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I have been fascinated with robots for the longest time. Android, cybernetic creature, artificial intelligence, automaton, technologically-enhanced humanoid... Whatever the appellation, the thought that we could someday invent an artificial being who could act like a human is a mind-boggling concept which has me endlessly captivated. I know that there is very little chance I might see this happening in my lifetime. But I still love to imagine the day where robots will become highly sophisticated creatures able to think and learn just like a biological entity.

As a young child, I would watch anything on television that emulated that concept. And two series who were very popular in the 70's satisfied my cravings on that front. The first was The Six Million Dollar Man. This show actually started as a 90 minute movie which aired in March 1973. This is the story of Steve Austin played by the very good-looking Lee Majors. Honestly, I had a major crush on him as a kid even though I didn't have any notion about sexual attraction just yet. And I still think he has the cutest nose I've ever seen.

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Steve is an astronaut who loses both legs, his right arm and eye in an accident. Rudy Wells, a doctor employed by the SIO (Special Intelligence Organization) a top secret U.S. government agency, saves his life and replaces the missing limbs with a new technology called Bio-ionic or Bionic for short, giving him superhuman powers. He can run a lot faster, jump higher, see better and is much stronger than any other man in existence. Once he recuperates, he becomes a secret agent and goes on different special assignments using his enhanced capacities.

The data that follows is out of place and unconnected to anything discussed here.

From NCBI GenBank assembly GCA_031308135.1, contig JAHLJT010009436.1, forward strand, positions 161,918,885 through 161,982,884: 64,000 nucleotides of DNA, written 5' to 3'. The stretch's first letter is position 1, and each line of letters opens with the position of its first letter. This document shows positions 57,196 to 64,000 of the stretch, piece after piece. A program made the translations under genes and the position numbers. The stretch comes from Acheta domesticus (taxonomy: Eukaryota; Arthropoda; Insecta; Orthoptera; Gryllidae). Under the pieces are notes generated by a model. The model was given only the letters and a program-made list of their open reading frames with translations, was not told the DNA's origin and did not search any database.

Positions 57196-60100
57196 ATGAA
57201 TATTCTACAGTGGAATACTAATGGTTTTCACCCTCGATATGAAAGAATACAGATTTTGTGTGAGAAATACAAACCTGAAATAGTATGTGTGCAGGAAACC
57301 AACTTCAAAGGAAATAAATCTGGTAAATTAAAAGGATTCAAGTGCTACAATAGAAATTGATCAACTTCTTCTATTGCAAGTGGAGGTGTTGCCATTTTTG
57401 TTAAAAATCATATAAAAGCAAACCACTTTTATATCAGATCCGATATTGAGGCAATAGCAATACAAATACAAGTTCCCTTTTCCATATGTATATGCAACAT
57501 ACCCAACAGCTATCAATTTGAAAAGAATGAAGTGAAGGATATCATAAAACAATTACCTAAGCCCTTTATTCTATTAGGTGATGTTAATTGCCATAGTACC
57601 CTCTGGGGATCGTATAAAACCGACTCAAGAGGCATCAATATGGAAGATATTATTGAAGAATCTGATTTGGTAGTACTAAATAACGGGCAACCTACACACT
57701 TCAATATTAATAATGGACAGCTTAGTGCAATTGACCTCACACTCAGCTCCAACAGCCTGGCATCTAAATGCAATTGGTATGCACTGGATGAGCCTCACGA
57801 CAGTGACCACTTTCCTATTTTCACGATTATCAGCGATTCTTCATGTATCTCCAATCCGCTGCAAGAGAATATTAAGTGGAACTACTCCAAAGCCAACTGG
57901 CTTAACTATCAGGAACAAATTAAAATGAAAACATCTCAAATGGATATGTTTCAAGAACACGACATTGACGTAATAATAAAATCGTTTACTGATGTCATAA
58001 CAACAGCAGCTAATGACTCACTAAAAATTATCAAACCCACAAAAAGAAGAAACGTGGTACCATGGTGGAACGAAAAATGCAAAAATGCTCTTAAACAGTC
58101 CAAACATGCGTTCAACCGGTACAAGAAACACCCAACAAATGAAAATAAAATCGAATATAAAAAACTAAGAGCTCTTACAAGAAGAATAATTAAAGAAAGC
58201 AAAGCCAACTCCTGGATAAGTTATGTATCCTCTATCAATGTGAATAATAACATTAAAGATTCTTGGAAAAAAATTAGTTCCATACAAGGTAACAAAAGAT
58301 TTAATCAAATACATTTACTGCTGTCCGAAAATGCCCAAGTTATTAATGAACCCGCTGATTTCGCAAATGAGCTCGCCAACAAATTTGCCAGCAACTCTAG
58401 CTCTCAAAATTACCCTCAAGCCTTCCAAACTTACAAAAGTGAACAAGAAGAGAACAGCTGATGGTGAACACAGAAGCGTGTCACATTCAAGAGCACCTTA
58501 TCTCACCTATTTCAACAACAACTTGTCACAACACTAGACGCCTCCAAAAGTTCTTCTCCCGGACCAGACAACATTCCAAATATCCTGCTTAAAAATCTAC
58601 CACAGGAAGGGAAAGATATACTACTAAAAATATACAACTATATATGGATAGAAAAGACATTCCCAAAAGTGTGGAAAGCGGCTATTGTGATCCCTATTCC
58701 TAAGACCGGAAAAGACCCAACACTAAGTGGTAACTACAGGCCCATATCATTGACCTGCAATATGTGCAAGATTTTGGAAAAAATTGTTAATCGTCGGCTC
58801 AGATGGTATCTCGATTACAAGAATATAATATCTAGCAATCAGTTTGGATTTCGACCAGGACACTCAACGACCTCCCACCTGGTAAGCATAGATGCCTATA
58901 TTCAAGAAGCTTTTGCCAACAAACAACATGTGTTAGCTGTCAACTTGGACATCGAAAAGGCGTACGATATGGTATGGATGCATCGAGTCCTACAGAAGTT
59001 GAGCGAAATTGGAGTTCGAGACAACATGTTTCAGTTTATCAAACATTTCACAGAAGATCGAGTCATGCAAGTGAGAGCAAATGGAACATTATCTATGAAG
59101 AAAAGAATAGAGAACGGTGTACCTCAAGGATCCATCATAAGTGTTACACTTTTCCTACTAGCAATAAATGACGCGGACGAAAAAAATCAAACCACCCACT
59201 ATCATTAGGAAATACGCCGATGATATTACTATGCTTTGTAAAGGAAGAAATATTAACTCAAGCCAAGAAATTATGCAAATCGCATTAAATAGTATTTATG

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Since the movie was a huge hit, they decided to develop a regular series with that same concept and the new show premiered a few months later in January 1974. It became an instant hit, airing for five seasons until March 1978. In its heyday, this show became a sensation and everybody was transfixed by Steve Austin's adventures. I was about seven years old at that time and like everybody else, didn't miss one single episode. That show was groundbreaking on many fronts and the special effects, even though they look ridiculous and hopelessly outdated to the contemporary eye, were very innovative for that era.

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In its second season, the show introduced a new character called Jaime Sommers played by Lindsay Wagner who appeared in two episodes. Jaime was Steve's old girlfriend with whom he resumes a love relationship. They decide to get married but everything changes when Jaime is the victim of a skydiving accident. Just like Steve, she loses both her legs and her right arm but in her case, it would be her right ear who would get the Bionic treatment. In order to save her life, Steve implores Rudy Wells to use the Bionic technology on Jaime as well.